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The Briefcase: Ryanair's aggressive moves, Brexit and Sean Dunne's gaff

This was the week in business.

IT’S DEJA VU all over again in the business world. Stop us if you’ve heard this before:

Michael O’Leary had a cut off Aer Lingus, the Government, and the bumbling bureaucracy that frustrates his every move. The IFSC was sniffing around for scraps at the table of international finance. Newspaper sales continued to decline.

That said, the devil is in the detail, so read on to find out just what happened this week.

Need to know

Ryanair steps up its campaign

Michael O’Leary was in flying form in front of assorted hacks in Dublin this week, where he announced new routes to Brussels. The Westmeath man is explicitly going after the Aer Lingus dominated route, claiming that he wants to win over 60% of the (primarily business) traffic to Brussels’ main airport.

Ryanair press conference. Ryanair CEO Laura Hutton / Photocall Ireland Laura Hutton / Photocall Ireland / Photocall Ireland

Analysts endorsed the O’Leary strategy, although David Holohan from Merrion Capital pointed out that the airline could be a bit late to the party, with other budget carriers having moved into business travel first.

Either way, O’Leary wasn’t pulling his punches in a lively press conference. Unfortunately, we can’t always accommodate his liveliest quotes in the news, so here’s a selection that didn’t make the cut:

On his attempts to buy Aer Lingus:

We made a couple of attempts to buy a small Irish regional airline…but they’d prefer to get smaller.

On the Aer Lingus pension dispute:

It is a scandal that would only take place in a Government-controlled, failing airline…you have Brother (ICTU General Secretary David) Begg sitting on the board like the dead hand of the trade union…they threaten the occasional strike and the Government and the bureaucrats at the Department of Transport fall over themselves to make concessions.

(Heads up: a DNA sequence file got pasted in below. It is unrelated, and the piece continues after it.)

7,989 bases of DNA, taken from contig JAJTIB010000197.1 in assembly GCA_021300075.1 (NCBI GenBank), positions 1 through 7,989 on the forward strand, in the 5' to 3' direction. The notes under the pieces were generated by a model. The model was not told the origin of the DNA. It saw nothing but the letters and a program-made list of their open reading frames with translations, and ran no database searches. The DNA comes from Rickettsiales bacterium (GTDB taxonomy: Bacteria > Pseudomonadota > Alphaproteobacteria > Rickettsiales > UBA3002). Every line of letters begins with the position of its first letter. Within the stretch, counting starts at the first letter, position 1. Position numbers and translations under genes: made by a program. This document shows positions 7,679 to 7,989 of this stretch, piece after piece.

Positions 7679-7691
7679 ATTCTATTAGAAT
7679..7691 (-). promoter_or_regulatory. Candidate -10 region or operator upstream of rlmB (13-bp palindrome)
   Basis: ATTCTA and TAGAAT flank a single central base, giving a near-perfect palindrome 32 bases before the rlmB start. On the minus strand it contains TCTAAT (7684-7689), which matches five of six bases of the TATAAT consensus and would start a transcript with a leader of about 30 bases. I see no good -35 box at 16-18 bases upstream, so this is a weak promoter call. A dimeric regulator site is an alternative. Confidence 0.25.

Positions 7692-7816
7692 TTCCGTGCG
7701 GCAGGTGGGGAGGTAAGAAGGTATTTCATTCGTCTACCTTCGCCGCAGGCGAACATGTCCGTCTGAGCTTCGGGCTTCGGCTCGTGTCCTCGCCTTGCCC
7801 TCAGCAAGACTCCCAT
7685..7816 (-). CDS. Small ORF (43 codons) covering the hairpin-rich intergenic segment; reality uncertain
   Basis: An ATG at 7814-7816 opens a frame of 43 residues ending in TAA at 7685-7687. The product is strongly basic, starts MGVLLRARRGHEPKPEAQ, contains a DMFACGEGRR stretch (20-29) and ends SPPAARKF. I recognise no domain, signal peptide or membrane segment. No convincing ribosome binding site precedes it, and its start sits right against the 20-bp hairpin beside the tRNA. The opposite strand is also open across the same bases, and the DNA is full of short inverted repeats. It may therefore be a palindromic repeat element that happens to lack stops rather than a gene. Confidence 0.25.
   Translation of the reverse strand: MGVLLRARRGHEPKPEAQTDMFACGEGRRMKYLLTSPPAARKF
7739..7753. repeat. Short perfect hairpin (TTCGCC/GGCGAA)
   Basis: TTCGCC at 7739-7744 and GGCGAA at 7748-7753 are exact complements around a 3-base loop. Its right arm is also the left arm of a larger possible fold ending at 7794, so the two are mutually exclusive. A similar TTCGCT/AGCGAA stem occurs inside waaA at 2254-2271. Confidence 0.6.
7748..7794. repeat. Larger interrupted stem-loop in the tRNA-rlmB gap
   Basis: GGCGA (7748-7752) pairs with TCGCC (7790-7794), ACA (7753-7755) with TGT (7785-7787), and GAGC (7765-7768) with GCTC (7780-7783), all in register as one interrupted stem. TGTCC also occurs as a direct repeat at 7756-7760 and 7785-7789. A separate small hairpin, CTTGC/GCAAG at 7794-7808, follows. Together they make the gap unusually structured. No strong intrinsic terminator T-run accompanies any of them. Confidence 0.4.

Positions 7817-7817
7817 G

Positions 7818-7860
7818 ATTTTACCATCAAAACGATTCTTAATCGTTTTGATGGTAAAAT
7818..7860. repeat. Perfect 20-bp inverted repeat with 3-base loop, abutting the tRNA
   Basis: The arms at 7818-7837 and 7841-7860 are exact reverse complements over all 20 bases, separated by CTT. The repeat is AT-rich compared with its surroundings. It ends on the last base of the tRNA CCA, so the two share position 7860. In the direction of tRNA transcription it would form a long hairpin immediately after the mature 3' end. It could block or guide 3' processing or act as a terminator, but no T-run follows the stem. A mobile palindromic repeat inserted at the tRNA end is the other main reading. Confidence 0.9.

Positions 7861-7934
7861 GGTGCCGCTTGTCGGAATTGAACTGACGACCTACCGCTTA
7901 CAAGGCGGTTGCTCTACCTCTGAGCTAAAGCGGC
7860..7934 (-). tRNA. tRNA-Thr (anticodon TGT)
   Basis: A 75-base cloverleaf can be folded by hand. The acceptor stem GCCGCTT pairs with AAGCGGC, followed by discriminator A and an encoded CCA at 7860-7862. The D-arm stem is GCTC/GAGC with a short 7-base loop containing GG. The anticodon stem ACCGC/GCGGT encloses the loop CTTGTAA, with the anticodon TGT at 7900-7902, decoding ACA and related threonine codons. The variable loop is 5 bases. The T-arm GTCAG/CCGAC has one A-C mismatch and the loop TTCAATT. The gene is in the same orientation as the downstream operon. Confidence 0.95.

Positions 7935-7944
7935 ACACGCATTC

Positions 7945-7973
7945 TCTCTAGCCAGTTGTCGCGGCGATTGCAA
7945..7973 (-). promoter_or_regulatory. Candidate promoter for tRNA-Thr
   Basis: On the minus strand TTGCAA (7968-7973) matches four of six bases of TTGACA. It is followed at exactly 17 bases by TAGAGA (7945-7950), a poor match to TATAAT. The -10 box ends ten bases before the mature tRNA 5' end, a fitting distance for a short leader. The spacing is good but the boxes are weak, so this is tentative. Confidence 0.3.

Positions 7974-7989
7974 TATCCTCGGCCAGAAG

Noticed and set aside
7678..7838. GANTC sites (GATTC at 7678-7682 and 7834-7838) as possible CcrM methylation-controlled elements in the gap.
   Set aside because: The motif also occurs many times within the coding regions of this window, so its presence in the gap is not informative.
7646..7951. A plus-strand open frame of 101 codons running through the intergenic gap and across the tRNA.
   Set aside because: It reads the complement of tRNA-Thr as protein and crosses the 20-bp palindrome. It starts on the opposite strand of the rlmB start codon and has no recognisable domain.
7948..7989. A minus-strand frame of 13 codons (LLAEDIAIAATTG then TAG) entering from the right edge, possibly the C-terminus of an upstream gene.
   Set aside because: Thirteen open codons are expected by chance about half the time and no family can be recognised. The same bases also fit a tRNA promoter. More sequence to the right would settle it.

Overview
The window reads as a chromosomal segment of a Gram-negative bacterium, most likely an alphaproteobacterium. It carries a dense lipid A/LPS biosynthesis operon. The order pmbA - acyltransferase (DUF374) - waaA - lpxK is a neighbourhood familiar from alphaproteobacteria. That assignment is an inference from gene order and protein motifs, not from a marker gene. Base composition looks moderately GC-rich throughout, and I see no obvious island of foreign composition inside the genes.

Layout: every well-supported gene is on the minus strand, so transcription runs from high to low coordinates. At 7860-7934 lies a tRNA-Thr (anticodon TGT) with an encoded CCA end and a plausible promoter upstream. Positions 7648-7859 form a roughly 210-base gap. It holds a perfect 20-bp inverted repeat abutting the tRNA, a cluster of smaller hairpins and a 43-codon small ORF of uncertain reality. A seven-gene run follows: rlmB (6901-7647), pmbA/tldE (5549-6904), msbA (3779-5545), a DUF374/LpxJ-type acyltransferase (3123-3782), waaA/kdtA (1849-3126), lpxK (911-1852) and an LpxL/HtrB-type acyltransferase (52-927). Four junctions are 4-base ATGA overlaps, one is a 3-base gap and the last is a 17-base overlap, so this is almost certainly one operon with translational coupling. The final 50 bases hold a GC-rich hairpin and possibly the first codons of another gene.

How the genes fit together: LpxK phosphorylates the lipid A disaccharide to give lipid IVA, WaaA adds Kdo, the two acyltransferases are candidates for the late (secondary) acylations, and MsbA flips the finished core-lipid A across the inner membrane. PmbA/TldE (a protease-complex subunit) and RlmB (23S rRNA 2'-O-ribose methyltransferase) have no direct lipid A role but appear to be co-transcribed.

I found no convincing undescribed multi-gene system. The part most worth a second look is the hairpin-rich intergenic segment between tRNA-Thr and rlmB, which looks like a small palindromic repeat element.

On Albert Reynolds

We were certainly very proud of him and history will be very kind to him. In a short period he achieved a lot…setting Ireland on course for a relatively rapid period of economic growth.

…and on Bertie Ahern

If you could have visionary, dynamic and bold leadership like Albert Reynolds, or the 10 years of dither and fudge and buying off  the public sector and other stakeholders like Bertie Ahern…people would have him back in a flash

Get off the fence, Michael.

And while he was here, he even found time to take the ice bucket challenge

Ryanair / YouTube

Our daily Brexit

Time was when Irish affairs were more frequent feature in the hallowed pages of the Financial Times – first positive, then overwhelmingly negative.

Despite the relative becalming of our economy at the moment, the pink paper still found space for a hefty report painting Dublin as the bogey-man of the international financial sector headquartered in London.

If the UK were to become a little bit less united through Scottish independence, and a little bit more isolated from Europe, several anonymous financial executives told the FT that they’d be upping sticks and moving to our Fair City.

We understand that there have indeed been overtures from officials to London players in the IFSC here, although sources cautioned that nothing was imminent and said that there is some way to go before we should expect to see the Goldman Sachs of this world on the Liffeyside.

Nice to know

Bailout Exit Eleanor Keegan / Photocall Ireland Eleanor Keegan / Photocall Ireland / Photocall Ireland

Bertie At The Races Eamonn Farrell / Photocall Ireland Eamonn Farrell / Photocall Ireland / Photocall Ireland

  • And there was more pressure on the Government to ease off on austerity this week, this time from Goodbody Stockbrokers and economists at Investec.

Now you know

One for the road

This ship, operated by the Maersk cargo company, has set a new record for the most containers ever carried on a vessel. Impressive.


Maersk Line / Vimeo

Read: O’Flynn-v-Blackstone, ghost hotels and South African Sparring partners>

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